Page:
Tribalism, Fraud, and the Loss of Perspective in Alzheimer’s Disease Research

A recent data falsification scandal in Alzheimer’s research raises new questions about perverse incentives in the culture and practice of science.

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Revisiting: Will the Future of Scholarly Communication Be Pluralistic and Democratic, or Monocultural and Authoritarian?

Rick Anderson revisits a 2020 post: One way or another, the #scholcomm community is going to choose either a diversity of publishing models or a monoculture, because it can’t have both. How will this choice be made, and by whom?

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Desperately Seeking (Statistical) Significance

Twitter does not increase citations, a reanalysis of author data shows. Did the authors p-hack their data?

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A New Twist on a Publishing Scam: Ghost-authoring Book Reviews for Fun and Profit

In a new twist on academic fraud, a company now offers to pay you to write and publish book reviews that will be credited to someone else.

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Community, Inclusivity, Adaptability, and Integrity  

In today’s post, Alice Meadows talks to Randy Townsend and Miranda Walker about the recent work they led to identify and articulate SSP’s core values, and how they’ll be embedded in the society’s future activities.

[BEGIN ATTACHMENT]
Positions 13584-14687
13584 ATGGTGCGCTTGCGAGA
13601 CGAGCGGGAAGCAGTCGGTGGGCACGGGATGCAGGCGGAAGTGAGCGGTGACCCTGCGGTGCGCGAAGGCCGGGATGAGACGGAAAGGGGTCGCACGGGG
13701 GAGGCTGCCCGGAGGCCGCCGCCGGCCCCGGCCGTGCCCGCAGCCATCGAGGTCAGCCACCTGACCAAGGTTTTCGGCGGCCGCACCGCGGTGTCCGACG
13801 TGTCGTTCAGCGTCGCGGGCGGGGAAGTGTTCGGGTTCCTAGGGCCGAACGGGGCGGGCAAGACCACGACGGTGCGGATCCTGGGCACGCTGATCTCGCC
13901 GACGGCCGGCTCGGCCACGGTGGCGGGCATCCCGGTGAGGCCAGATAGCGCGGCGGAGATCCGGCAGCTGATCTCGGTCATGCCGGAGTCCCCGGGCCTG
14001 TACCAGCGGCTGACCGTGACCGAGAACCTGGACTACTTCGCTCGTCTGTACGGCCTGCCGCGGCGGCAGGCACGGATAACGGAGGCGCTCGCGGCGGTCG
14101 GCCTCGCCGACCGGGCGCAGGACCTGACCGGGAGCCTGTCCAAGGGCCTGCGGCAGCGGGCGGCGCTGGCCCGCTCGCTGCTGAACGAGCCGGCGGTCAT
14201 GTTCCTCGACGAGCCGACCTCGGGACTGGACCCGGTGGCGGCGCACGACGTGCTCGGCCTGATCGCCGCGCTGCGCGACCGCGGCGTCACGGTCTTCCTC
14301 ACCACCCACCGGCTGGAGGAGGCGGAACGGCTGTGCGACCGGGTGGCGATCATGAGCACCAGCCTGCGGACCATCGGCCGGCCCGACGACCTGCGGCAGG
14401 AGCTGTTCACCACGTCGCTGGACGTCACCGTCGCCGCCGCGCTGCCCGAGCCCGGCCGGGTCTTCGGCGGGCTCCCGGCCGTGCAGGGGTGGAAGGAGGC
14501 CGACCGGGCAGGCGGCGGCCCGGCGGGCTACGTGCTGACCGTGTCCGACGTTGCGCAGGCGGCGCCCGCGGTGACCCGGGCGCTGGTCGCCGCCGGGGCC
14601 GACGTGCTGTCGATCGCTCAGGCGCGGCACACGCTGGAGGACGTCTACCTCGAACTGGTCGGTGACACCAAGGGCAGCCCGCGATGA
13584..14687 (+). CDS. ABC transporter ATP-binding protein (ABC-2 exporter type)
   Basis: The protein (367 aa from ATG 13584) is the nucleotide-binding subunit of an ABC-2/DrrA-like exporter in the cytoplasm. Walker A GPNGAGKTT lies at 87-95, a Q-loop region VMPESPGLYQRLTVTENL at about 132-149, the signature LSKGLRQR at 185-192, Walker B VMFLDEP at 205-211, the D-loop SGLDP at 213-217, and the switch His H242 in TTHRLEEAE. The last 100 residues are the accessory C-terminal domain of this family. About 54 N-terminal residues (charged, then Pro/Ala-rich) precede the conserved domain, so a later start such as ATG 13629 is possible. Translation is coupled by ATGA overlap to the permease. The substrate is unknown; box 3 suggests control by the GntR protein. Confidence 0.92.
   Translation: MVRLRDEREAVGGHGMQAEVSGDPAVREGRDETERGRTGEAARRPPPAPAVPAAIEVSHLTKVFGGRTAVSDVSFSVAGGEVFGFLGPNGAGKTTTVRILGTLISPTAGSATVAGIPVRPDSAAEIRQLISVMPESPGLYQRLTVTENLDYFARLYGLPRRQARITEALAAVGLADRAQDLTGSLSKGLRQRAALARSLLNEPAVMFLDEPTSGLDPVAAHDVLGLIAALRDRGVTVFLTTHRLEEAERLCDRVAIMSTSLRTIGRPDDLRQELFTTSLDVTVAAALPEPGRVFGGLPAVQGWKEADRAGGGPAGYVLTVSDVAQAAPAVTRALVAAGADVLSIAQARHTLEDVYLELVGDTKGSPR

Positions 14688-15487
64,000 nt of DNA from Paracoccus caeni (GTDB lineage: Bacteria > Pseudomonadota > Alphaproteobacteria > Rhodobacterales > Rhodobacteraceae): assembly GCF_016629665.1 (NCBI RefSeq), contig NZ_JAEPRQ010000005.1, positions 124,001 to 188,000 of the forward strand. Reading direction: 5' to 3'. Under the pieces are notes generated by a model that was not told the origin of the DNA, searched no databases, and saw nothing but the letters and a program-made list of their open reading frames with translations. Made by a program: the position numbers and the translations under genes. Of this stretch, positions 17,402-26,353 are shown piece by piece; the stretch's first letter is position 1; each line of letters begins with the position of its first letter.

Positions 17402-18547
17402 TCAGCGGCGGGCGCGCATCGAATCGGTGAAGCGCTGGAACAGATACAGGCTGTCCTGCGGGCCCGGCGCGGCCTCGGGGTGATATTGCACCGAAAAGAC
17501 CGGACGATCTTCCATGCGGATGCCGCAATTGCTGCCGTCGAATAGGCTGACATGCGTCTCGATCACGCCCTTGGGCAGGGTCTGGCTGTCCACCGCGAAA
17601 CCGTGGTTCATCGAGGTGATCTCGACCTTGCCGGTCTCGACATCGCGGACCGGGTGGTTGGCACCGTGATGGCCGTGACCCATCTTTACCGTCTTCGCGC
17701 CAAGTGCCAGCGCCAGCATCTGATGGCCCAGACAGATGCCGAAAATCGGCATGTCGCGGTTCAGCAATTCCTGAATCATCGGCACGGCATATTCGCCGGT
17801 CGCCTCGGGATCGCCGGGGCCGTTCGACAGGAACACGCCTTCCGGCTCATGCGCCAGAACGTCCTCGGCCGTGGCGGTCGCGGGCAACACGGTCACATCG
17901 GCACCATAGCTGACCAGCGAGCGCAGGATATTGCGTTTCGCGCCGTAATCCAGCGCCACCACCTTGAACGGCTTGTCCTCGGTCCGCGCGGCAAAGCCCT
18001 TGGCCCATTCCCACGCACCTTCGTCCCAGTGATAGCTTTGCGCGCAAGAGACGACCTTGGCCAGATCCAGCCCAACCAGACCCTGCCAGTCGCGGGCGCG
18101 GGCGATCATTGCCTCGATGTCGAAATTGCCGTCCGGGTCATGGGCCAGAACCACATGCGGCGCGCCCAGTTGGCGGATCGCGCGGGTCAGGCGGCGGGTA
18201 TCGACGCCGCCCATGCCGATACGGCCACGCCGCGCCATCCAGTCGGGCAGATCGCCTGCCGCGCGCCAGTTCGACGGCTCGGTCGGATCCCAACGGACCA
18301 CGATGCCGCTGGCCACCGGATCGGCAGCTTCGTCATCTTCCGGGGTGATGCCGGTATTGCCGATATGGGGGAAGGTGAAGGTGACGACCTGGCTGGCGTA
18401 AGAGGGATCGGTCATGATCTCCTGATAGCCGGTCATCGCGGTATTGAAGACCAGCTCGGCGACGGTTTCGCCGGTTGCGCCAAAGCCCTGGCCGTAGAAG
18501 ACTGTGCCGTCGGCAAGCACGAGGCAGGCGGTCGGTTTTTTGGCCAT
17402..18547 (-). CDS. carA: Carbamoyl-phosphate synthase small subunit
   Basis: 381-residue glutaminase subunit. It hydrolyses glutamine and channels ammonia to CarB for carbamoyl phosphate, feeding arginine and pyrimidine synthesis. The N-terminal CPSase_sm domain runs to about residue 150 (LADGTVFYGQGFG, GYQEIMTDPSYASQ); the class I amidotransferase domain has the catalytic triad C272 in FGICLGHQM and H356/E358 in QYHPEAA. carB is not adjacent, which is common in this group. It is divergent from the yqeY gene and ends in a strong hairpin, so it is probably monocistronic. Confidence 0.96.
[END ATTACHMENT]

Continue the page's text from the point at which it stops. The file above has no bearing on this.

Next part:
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Guest Post – Cybersecurity and Academic Libraries: Findings from a Recent Survey

Susie Winter reviews recent data on cybersecurity for academic libraries, as well as a survey of awareness and attitudes toward best practices among librarians.

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Libraries and the Contested Terrain of “Neutrality”

Are libraries “neutral”? That question is way too simplistic to serve as anything other than a political football.

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Guest Post — Research Integrity: Ensuring Trust in Global Research   

A look at developments in research integrity, and the attempt to build a universal culture of ethical and responsible practice in research as well as systems within the overall research ecosystem for such a culture to flourish.

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Connecting Sustainable Development, Publishing Ethics, and the North-South Divide

Haseeb Irfanullah explores the Global North-South divide in scholarly publishing ethics in the context of sustainable development.

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Guest Post — Can Technology in the Post-cookie World be Designed to Respect User Privacy?

Minhaj Rais looks at possible solutions for beneficial data mining activities that don’t infringe on user privacy.

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Revisiting — Journalism, Preprint Servers, and the Truth: Allocating Accountability

In light of the recent anniversary of the January 6th attack on the US Capitol, we revisit Rick Anderson’s post on how journalists flag unsupported claims and blatant falsehoods, and whether preprint platforms should do the same.

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